Baltimore 410-987-1048

Washington 301-621-7830


Readmission Reduction

The Coordinating Center is helping individuals with chronic illnesses avoid hospital readmission and achieve better health at home.

The West Baltimore Readmissions Reduction Collaborative (WBRRC) is a joint effort of The Coordinating Center, the University of Maryland Medical Center Main Campus, the University of Maryland Midtown Campus, Bon Secours Hospital and Baltimore City Aging and Disability Resource Center. WBRRC is a Community Based Care Transition Program (CCTP) targeting Medicare participants who are at high risk of hospital readmission.

Since its inception, the WBRRC has significantly reduced the rate of all cause hospital readmissions occurring within thirty days of discharge and more than 2,000 clients received The Coordinating Center’s GET WELL transition services, using the evidence-based Coleman Transition Model.

The Center has a GET WELL team in each of the three hospitals. GET WELL Transition Coaches meet with eligible Medicare beneficiaries who are at high risk for readmission while they are still in the hospital. The Transition Coach helps the individual and their family members recognize “red flags” related to the person’s condition, review current medications, provide Personal Health Records and assist with access to community resources. Once the individual has been discharged, the Transition Coach visits them at home to ensure they are taking their medications correctly, scheduling and attending follow-up doctor appointments and to help them create goals to stay healthy and out of the hospital. The Transition Coach remains in contact with the individual for 30 days post-discharge.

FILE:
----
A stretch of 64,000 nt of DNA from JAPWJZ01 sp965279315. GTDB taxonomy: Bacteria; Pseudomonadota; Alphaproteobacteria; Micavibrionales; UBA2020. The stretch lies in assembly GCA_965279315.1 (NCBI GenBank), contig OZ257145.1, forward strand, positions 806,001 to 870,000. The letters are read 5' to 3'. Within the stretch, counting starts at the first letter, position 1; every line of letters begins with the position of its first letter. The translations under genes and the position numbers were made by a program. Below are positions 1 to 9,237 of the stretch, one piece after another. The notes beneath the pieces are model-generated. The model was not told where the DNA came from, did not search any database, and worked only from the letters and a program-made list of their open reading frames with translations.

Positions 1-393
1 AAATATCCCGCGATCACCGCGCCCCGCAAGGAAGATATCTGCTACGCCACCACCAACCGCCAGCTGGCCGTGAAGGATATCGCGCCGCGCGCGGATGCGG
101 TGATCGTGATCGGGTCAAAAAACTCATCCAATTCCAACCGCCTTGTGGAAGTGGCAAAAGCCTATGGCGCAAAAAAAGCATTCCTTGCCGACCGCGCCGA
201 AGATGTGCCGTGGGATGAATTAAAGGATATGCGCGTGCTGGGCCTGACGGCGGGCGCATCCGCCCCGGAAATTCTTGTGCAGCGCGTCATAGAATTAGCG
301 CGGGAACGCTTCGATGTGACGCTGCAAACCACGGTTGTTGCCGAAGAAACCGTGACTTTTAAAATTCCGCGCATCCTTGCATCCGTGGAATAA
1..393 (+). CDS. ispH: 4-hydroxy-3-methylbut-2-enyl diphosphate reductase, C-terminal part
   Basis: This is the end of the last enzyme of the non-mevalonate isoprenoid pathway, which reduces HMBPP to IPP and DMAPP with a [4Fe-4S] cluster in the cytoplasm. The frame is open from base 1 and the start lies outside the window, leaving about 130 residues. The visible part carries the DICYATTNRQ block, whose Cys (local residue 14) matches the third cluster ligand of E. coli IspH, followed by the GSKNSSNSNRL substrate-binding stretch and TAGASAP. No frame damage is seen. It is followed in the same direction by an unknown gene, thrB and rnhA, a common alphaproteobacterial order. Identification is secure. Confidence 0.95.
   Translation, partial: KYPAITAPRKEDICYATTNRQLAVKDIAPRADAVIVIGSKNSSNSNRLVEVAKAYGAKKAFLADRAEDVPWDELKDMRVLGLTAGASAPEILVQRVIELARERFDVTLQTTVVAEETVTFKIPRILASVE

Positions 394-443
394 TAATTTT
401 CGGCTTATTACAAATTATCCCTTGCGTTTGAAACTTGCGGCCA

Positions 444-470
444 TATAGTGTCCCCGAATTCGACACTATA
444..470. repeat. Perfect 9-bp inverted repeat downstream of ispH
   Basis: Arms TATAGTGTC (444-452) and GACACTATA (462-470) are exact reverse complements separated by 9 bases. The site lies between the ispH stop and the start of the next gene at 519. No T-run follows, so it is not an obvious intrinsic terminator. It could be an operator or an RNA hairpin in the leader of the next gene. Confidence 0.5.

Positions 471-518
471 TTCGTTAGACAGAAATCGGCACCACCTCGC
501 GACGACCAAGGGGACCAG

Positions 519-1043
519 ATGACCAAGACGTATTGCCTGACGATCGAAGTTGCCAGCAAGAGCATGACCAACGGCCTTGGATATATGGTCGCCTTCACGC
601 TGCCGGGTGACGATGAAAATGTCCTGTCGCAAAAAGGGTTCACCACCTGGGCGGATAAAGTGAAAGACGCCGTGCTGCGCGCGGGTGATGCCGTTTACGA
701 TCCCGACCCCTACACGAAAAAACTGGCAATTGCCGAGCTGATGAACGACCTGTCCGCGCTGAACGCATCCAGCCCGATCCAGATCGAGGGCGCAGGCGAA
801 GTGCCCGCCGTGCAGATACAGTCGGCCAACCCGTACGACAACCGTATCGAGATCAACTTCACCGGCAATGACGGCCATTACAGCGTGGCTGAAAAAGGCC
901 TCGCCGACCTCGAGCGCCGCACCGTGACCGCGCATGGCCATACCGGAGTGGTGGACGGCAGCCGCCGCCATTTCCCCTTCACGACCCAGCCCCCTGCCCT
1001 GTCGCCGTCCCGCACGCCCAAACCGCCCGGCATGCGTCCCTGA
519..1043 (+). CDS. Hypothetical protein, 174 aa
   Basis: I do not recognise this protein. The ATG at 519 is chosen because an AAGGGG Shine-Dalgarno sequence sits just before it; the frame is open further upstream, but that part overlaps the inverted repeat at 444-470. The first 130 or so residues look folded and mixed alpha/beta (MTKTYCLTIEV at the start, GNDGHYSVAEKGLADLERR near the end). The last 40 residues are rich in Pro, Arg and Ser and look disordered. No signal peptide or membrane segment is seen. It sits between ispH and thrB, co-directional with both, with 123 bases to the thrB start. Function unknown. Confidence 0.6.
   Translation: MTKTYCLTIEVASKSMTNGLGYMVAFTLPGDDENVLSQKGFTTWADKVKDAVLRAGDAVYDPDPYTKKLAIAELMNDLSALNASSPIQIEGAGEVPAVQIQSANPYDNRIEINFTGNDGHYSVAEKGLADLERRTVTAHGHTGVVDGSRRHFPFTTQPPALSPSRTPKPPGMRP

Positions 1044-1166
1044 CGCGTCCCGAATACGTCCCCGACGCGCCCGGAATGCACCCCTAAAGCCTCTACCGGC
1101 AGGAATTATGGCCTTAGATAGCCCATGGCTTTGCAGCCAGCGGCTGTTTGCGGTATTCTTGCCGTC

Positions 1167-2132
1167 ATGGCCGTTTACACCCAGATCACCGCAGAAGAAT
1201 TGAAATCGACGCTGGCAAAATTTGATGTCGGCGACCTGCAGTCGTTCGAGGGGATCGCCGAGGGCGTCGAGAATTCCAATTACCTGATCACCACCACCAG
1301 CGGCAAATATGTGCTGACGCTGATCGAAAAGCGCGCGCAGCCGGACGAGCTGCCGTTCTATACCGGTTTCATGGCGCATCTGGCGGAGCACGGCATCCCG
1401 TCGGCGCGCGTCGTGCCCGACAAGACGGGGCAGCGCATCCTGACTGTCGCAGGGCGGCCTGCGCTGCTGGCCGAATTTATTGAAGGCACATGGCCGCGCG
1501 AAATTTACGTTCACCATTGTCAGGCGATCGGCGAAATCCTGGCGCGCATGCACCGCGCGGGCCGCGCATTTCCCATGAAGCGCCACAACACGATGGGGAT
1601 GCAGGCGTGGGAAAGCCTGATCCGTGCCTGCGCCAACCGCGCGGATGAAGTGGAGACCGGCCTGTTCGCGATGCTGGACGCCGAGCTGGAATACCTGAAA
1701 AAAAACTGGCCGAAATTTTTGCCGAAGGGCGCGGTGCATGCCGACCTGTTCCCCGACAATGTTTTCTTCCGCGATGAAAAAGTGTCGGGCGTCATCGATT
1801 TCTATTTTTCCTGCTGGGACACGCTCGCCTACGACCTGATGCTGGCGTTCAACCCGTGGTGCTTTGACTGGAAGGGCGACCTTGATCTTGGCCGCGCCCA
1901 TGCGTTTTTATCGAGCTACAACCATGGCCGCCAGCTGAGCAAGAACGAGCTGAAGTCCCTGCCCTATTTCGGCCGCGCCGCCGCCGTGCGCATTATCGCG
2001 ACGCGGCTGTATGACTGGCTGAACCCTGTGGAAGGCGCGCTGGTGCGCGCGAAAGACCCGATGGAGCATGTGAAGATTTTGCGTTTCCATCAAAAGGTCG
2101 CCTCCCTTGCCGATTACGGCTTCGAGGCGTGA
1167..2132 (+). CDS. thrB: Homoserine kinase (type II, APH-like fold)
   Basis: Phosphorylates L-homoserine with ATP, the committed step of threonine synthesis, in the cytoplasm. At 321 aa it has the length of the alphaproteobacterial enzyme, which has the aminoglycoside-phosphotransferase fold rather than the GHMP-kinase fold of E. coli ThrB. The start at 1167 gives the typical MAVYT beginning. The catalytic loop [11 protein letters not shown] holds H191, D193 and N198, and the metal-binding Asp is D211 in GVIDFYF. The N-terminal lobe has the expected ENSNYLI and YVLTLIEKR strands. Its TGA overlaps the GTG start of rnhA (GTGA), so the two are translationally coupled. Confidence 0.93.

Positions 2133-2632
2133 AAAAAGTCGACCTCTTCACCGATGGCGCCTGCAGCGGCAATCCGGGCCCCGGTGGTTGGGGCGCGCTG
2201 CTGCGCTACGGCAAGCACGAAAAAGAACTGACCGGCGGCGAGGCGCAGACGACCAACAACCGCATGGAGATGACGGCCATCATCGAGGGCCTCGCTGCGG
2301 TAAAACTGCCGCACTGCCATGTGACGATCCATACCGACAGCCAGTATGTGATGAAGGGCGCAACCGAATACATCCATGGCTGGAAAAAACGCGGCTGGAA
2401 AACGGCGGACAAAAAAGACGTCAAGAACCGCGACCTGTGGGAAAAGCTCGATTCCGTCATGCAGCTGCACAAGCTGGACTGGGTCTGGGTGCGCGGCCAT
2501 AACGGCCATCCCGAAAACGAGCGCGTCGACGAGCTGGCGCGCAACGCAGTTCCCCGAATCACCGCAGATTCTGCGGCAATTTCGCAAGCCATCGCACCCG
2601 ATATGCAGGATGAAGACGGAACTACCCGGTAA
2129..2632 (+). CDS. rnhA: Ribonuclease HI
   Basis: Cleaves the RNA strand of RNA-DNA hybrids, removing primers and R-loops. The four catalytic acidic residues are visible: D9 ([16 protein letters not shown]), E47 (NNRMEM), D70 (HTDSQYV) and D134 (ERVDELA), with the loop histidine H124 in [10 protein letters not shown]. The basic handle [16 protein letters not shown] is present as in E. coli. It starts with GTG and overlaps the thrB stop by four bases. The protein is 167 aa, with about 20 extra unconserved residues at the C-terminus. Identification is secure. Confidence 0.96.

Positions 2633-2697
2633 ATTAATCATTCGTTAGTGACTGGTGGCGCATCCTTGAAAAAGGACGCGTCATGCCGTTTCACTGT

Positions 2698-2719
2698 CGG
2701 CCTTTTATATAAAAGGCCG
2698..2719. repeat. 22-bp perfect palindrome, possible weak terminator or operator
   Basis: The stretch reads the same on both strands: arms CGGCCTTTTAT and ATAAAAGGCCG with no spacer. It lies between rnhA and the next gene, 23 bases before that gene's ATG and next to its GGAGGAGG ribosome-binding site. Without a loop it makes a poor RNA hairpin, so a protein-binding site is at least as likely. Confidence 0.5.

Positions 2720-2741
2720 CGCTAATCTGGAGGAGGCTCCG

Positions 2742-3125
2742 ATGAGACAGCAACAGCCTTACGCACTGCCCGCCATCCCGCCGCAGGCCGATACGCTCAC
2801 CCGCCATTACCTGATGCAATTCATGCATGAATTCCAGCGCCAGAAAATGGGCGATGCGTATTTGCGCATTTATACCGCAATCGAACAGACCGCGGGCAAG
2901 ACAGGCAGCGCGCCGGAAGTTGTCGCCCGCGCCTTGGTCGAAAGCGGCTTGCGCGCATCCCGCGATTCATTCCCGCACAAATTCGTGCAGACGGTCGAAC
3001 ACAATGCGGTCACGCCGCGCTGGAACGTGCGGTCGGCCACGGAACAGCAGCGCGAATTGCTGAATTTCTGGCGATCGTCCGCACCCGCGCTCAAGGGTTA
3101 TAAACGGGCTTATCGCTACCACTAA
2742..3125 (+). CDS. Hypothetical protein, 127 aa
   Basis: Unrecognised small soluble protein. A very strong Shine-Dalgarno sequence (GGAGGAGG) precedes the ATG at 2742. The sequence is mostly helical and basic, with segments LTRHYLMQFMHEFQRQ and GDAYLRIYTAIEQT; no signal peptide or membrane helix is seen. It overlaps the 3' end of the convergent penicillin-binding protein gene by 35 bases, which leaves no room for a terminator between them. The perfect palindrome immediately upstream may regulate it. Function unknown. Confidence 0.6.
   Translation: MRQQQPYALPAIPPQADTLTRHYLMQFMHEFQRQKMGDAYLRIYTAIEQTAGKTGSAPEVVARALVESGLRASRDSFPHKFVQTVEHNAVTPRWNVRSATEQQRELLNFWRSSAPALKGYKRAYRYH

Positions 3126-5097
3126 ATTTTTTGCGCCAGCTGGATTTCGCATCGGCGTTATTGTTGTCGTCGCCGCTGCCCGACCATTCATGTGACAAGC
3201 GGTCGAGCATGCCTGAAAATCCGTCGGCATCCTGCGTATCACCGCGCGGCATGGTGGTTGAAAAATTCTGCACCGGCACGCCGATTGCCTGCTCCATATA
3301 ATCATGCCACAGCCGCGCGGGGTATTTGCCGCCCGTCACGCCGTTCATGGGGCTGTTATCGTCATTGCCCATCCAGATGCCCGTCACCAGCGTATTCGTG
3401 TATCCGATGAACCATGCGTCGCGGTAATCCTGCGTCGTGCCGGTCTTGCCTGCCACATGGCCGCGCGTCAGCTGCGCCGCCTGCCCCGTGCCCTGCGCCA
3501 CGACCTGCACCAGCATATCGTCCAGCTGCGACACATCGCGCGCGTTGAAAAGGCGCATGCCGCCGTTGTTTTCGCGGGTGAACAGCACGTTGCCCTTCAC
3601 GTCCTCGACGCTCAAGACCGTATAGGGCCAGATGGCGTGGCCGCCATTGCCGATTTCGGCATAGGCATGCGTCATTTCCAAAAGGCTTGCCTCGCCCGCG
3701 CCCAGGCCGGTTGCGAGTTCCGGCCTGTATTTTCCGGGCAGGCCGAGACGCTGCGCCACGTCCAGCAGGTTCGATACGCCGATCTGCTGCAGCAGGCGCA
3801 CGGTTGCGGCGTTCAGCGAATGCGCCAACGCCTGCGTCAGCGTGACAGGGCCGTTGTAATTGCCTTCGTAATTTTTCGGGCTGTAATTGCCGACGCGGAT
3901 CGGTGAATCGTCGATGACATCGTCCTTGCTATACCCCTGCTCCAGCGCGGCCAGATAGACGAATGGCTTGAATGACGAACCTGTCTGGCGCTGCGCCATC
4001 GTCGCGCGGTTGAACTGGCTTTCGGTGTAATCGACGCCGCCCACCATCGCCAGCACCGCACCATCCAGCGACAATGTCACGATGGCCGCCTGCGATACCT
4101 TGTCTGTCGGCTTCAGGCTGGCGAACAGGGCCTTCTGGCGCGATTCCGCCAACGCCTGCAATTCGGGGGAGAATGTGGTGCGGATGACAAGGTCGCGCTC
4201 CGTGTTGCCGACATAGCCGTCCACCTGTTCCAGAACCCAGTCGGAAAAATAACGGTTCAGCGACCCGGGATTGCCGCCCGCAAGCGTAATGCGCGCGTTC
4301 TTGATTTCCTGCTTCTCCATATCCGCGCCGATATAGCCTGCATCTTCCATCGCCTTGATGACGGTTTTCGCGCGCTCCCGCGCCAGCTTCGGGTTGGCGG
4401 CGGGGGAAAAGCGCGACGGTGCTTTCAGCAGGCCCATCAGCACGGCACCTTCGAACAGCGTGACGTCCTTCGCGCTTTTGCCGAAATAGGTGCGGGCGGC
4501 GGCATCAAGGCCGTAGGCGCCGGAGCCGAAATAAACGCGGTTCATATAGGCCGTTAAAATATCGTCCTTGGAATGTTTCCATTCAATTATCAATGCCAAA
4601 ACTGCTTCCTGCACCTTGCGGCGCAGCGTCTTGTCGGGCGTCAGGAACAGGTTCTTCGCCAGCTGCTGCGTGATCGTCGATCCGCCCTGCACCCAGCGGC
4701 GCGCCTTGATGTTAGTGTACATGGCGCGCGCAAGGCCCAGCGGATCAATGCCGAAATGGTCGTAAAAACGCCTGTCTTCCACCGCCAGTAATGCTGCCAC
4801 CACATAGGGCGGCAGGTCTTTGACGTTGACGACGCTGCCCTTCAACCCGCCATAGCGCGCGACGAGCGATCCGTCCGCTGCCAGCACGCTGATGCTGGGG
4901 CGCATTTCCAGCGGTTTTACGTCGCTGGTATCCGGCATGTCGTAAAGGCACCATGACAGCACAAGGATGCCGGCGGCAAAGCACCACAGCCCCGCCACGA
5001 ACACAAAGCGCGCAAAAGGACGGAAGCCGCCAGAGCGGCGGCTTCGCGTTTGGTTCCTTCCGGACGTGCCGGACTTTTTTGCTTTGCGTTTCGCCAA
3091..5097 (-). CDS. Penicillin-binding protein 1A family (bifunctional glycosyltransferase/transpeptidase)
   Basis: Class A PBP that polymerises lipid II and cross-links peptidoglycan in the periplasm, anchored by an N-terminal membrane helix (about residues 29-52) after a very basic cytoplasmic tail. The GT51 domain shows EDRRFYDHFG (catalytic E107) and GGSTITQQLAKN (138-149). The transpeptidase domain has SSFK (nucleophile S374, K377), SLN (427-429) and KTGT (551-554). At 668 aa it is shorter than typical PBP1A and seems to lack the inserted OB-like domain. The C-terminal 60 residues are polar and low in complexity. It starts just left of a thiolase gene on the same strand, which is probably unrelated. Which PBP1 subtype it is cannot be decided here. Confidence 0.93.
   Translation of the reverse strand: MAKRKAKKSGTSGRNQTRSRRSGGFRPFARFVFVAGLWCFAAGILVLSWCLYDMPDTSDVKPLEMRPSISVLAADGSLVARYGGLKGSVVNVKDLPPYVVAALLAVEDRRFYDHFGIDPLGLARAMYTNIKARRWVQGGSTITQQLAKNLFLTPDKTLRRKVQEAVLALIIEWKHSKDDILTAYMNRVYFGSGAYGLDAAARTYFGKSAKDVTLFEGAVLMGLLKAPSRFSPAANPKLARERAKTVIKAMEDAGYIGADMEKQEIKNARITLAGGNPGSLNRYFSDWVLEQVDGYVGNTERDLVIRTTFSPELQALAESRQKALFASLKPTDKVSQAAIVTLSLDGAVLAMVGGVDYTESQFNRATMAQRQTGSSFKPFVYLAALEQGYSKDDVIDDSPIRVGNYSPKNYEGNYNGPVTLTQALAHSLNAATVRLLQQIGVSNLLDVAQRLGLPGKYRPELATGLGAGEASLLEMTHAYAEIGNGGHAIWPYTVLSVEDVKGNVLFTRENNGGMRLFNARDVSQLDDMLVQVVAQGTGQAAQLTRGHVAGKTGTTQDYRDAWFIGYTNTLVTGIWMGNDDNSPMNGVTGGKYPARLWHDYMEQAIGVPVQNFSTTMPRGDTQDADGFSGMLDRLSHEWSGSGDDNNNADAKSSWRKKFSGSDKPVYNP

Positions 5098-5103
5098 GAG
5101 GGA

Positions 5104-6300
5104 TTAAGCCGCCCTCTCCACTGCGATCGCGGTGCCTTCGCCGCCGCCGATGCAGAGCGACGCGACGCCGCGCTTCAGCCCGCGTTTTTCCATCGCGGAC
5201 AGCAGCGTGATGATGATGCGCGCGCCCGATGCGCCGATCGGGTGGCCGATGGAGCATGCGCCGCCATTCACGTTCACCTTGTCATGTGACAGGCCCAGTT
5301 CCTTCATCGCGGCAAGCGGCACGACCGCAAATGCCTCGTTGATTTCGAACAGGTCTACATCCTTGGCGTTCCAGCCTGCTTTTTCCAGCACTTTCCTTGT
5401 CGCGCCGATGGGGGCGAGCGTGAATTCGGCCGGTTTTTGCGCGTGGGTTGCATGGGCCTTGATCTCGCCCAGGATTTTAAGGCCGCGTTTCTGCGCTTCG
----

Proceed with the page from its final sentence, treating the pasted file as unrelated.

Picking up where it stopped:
Many people who live in West Baltimore and are served by the hospitals exhibit higher incidences of diagnoses such as Pneumonia, Congestive Heart Failure, Chronic Obstructive Pulmonary Disease, End Stage Renal Disease, Acute Myocardial Infarction and Septicemia putting them at risk for hospital readmissions. This economically depressed area reflects not only lower health outcomes but also shorter life expectancy.